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Sensing Spaces at the RA

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Rory Olcayto introduces the Royal Academy’s Sensing Spaces: Architecture Reimagined exhibition

Seven architects from six countries have used Chilean pine, faux concrete, real concrete, plastic straws, columns, door frames and twigs to remodel the Beaux-Arts galleries. The opposite of image‑led, starchitect-driven design, this exhibition simply asks: how does architecture make you feel?

I am sitting in a gloomy gilt-edged cave with Yvonne Farrell of Grafton Architects. We peer out from the darkness, from the benches against the walls. An elderly woman walks by. ‘It’s amazing just watching people,’ Farrell says. ‘The energy it takes for people of that age to make this tour. It’s wonderful actually, isn’t it? It’s very humbling.’ Farrell shivers, then sighs. ‘That’s a real moment for me.’

Why was Farrell so moved? What did she see that made her shiver and sigh? Something simple: under the mass of floating slabs, grim like concrete - but how could it be concrete? - the elderly woman stops, leans on her walking stick, rests a little … then looks up to where a fuzzy cloud of light hovers overhead. A few moments pass, she gathers her thoughts, turns, and leaves the room. Is that all Farrell saw? Yes. But then I was moved too. Perhaps you had to be there. And that’s the whole point of the Sensing Spaces show.

The Royal Academy’s Sensing Spaces: Architecture Reimagined is a deliberate attempt to refocus attention on the sensory qualities of architecture, and explore how designed spaces make us feel: the sense of time passing, the haptic qualities, the odours, the light. For too long, curator Kate Goodwin says, the architectural experience has been dominated by image. As she writes in the catalogue’s preface of more typical architectural shows: ‘drawings, photographs and models - often distance us from what we might experience in direct contact with a building. Here, instead, we ask whether an exhibition could become the means to highlight not merely the functional or purely visual aspects of architecture but also the sensation of inhabiting built space.’

The architects picked to remodel the academy come from all over the world: Grafton Architects from Ireland; Diébédo Francis Kéré from Burkina Faso and Berlin; Kengo Kuma from Japan; Li Xiaodong from China; Pezo von Ellrichshausen from Chile; and Álvaro Siza and Eduardo Souto de Moura, both from Portugal. Goodwin says she chose them ‘because they distinctly engage with the way architecture might move beyond practical and functional concerns to address the human spirit’, and they have completely transformed Piccadilly’s famous Beaux-Arts rooms.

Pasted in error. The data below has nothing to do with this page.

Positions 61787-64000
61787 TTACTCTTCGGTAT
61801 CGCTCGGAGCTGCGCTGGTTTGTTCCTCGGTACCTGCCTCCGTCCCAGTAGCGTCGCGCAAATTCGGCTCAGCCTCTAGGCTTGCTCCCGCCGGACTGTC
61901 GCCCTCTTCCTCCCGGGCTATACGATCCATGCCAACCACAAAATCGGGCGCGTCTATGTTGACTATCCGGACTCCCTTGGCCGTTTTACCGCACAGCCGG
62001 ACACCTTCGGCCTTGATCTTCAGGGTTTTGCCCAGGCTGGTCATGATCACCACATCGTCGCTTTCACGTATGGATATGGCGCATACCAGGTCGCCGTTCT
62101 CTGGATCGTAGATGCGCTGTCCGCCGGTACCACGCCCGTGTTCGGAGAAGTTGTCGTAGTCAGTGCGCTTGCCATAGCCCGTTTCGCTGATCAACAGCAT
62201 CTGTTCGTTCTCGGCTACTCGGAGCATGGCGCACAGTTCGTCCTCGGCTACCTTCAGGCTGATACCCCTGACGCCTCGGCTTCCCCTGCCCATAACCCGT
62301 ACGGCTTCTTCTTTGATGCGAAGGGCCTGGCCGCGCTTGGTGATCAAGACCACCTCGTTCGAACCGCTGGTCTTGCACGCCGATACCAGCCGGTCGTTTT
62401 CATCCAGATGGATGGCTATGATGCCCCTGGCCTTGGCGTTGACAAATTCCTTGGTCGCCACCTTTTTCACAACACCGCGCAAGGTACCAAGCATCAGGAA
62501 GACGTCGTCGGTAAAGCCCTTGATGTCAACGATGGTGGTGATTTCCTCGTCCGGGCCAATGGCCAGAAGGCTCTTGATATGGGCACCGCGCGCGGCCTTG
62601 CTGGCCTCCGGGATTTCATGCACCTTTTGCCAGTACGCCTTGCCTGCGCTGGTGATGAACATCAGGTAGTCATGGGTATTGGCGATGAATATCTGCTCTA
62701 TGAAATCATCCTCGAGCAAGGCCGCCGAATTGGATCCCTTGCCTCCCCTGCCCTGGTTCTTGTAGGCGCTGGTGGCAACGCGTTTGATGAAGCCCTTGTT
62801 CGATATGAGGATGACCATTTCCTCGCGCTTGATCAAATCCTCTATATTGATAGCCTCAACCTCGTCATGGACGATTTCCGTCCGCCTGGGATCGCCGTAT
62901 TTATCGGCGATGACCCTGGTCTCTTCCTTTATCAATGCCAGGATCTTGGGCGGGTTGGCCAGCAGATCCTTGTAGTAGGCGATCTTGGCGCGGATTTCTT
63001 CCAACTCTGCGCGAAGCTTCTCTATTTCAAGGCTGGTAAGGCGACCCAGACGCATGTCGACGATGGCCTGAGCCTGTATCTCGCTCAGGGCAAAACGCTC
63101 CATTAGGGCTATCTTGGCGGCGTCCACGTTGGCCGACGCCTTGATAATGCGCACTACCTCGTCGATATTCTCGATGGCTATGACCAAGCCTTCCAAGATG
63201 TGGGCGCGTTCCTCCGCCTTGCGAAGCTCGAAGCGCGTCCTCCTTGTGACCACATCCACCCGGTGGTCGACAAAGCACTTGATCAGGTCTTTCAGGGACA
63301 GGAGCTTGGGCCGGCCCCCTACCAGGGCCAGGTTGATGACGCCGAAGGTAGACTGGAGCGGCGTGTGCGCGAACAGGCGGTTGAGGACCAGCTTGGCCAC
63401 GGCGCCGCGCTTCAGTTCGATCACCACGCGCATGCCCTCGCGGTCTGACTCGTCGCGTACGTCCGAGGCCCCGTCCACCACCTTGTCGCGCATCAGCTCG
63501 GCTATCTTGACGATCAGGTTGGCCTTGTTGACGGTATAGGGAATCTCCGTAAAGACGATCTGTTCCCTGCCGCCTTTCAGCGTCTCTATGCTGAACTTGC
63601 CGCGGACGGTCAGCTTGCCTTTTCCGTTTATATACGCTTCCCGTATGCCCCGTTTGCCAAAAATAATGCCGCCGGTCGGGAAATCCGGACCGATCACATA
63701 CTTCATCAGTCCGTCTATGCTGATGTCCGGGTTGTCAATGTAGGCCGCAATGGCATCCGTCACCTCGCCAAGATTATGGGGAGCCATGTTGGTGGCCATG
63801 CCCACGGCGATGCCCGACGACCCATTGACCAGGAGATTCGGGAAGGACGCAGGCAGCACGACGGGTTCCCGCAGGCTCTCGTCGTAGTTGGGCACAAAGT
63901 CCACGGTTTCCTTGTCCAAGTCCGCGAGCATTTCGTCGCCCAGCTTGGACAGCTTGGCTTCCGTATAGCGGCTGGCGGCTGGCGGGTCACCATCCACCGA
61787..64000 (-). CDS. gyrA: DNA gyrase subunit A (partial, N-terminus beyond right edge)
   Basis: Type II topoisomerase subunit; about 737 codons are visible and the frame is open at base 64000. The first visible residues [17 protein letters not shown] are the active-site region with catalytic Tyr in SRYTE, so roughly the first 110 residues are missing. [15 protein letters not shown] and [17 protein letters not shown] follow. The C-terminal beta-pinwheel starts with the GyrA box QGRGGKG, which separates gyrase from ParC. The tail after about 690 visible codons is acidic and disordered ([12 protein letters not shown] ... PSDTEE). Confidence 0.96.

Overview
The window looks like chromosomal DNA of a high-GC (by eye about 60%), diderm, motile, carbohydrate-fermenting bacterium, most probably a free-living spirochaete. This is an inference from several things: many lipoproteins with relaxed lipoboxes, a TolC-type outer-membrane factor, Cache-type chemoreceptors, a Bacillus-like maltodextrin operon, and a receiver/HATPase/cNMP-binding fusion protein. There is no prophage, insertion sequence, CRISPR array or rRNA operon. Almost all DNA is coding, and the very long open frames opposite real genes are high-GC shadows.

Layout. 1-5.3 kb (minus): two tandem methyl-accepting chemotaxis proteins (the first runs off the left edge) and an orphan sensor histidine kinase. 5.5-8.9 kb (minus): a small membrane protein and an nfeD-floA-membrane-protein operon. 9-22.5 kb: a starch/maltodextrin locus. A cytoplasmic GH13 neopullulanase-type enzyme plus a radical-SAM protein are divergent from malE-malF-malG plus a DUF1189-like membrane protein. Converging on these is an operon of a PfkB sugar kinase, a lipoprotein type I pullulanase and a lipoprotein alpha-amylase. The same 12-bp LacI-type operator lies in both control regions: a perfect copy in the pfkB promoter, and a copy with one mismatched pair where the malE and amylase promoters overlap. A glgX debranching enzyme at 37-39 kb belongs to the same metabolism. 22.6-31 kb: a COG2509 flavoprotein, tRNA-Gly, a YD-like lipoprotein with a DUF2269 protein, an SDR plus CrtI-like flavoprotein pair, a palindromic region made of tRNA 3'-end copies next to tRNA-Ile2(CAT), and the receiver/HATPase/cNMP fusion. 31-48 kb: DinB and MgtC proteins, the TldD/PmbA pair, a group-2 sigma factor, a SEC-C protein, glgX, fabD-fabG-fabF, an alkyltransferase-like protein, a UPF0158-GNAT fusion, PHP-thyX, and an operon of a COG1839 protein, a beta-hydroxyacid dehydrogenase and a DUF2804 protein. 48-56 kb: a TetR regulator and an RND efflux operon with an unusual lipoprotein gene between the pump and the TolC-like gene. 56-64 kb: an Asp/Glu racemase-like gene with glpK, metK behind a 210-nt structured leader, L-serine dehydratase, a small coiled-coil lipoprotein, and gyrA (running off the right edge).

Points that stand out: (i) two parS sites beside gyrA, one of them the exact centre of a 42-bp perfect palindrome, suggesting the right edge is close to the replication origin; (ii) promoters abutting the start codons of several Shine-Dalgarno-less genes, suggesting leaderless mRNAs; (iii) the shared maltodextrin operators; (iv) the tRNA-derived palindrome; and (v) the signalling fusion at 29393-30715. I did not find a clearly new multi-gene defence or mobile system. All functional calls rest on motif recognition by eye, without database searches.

In one, four thick wooden columns supporting a huge viewing platform seems so thoroughly squeezed in, you’ll think your sense of perspective has been permanently screwed with. In another, the boundaries of space are marked not with a physical boundary, but by a cool tang of cypress. Another feels inspired by Stanley Kubrick and the underlit floors in that creepy sequence at the end of 2001: A Space Odyssey (although parts of this room, like the stacks of branches which form a maze of walls, have the whiff of ‘boutique hotel’). Grafton has done two rooms: one dark, one light, and taken together they stole my show. The dark room in particular has a magnetic charm. It’s not really concrete floating there in space: it just feels that way.

When I wrote in August that this show might prove to be era-defining, it was because of what these architects stand for: a quiet kind of building, that most of Britain’s architectural thinkers, curators and critics, through their writings, exhibitions and other forms of cheer-leading, seek to promote at the expense of the prevailing starchitect culture (set in motion by that other academy show, the Deyan Sudjic-curated Foster Rogers Stirling in 1986). Still, if the argument against iconic landmark architecture is that it is too thoroughly defined by image, you may find the AJ’s extensive visual study of Sensing Spaces - by photographer Anthony Coleman - ironic. It’s a problem for the Royal Academy too, although one cheerfully embraced: as you enter the galleries, a sign orders you to tweet (@royalacademy #SensingSpaces), and photography is encouraged. It’s one of only two drawbacks. The other is the £14 price tag (sorry, RA, Siza ain’t Hockney) to this otherwise brilliant show.

Sensing Spaces is open until 6 April

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